Format

Send to

Choose Destination
Trop Med Int Health. 2012 Jun;17(6):722-6. doi: 10.1111/j.1365-3156.2012.02978.x. Epub 2012 Apr 5.

Parasitological, serological and clinical evidence for high prevalence of podoconiosis (non-filarial elephantiasis) in Midakegn district, central Ethiopia.

Author information

1
Department of Biology, College of Natural Sciences, Jimma University, Jimma, Ethiopia.

Abstract

OBJECTIVE:

To determine whether the elephantiasis in Midakegn district, central Ethiopia, is filarial or non-filarial (podoconiosis) using serological, parasitological and clinical examinations, and to estimate its prevalence.

METHODS:

At house-to-house visits in 330 randomly selected households, all household members who had elephantiasis were interviewed and clinically examined at the nearby health centre to confirm the presence of elephantiasis, check the presence of scrotal swelling and rule out the other causes of lymphoedema. A midnight blood sample was obtained from each participant with elephantiasis for microscopic examination of Wuchereria bancrofti microfilaria. A daytime blood sample was obtained from half of the participants for serological confirmation using the immuno-chromatographic test card.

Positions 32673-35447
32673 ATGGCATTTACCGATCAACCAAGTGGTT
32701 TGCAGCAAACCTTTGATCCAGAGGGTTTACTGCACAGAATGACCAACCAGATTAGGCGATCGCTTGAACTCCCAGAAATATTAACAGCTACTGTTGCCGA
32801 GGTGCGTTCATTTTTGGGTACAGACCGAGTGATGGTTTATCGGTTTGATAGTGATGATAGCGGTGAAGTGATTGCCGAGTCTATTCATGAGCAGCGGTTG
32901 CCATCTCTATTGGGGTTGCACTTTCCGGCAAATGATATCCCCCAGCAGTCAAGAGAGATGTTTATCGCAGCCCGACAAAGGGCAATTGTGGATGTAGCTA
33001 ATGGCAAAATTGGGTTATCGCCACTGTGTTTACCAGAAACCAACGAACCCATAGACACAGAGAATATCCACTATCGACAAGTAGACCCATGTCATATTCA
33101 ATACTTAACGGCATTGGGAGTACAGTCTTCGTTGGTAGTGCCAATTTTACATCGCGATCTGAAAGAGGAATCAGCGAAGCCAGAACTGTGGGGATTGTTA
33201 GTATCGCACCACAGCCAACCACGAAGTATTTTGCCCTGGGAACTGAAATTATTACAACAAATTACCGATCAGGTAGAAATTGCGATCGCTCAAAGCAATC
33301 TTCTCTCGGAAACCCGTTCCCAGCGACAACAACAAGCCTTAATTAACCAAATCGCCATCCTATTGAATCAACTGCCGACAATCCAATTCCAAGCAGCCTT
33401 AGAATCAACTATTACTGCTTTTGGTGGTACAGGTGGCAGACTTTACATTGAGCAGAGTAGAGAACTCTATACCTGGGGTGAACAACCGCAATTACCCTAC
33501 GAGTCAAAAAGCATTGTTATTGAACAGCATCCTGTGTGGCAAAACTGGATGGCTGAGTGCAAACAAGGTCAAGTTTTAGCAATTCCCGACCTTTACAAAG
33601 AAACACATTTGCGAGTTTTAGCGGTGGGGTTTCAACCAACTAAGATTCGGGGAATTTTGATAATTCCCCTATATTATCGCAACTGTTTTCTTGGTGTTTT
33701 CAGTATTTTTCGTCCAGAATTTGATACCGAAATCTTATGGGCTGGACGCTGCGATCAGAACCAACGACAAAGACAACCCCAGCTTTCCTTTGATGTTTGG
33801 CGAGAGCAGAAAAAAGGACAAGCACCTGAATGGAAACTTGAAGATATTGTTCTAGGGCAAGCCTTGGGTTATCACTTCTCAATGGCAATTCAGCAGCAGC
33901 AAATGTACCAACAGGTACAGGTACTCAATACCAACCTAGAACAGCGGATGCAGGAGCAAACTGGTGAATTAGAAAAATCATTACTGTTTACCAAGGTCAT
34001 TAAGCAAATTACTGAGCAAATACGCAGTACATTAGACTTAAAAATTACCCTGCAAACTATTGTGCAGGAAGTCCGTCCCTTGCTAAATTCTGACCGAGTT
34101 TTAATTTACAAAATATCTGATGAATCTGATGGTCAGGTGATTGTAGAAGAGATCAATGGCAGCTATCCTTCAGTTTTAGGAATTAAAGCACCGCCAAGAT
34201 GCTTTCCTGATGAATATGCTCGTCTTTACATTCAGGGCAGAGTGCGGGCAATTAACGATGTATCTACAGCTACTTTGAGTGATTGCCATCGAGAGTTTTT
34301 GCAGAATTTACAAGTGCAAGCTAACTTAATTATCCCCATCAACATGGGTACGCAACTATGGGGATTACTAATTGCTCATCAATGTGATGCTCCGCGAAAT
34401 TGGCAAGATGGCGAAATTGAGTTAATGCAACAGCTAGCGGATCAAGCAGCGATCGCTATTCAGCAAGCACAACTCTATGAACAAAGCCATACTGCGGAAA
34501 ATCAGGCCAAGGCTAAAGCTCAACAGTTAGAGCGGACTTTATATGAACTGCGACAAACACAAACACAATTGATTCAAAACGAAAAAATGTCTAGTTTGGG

RESULTS:

Consistent with the features of podoconiosis, none of the elephantiasis cases had consistently worn shoes since childhood; 94.3% had bilateral swelling limited below the level of the knees; no individual had thigh or scrotal elephantiasis; parasitological test for microfilariae and serological tests for W. bancrofti antigen were negative in all samples. The prevalence of the disease was 7.4% and it peaked in the third decade of life, the most economically active age.

CONCLUSION:

Midakegn District has a high prevalence of podoconiosis and no filarial elephantiasis. Prevention, treatment and control of podoconiosis must be among the top priorities of public health programmes.

PMID:
22487446
PMCID:
PMC3433590
DOI:
10.1111/j.1365-3156.2012.02978.x
[Indexed for MEDLINE]
Free PMC Article

Supplemental Content

Full text links

Icon for Wiley Icon for PubMed Central
Loading ...
Support Center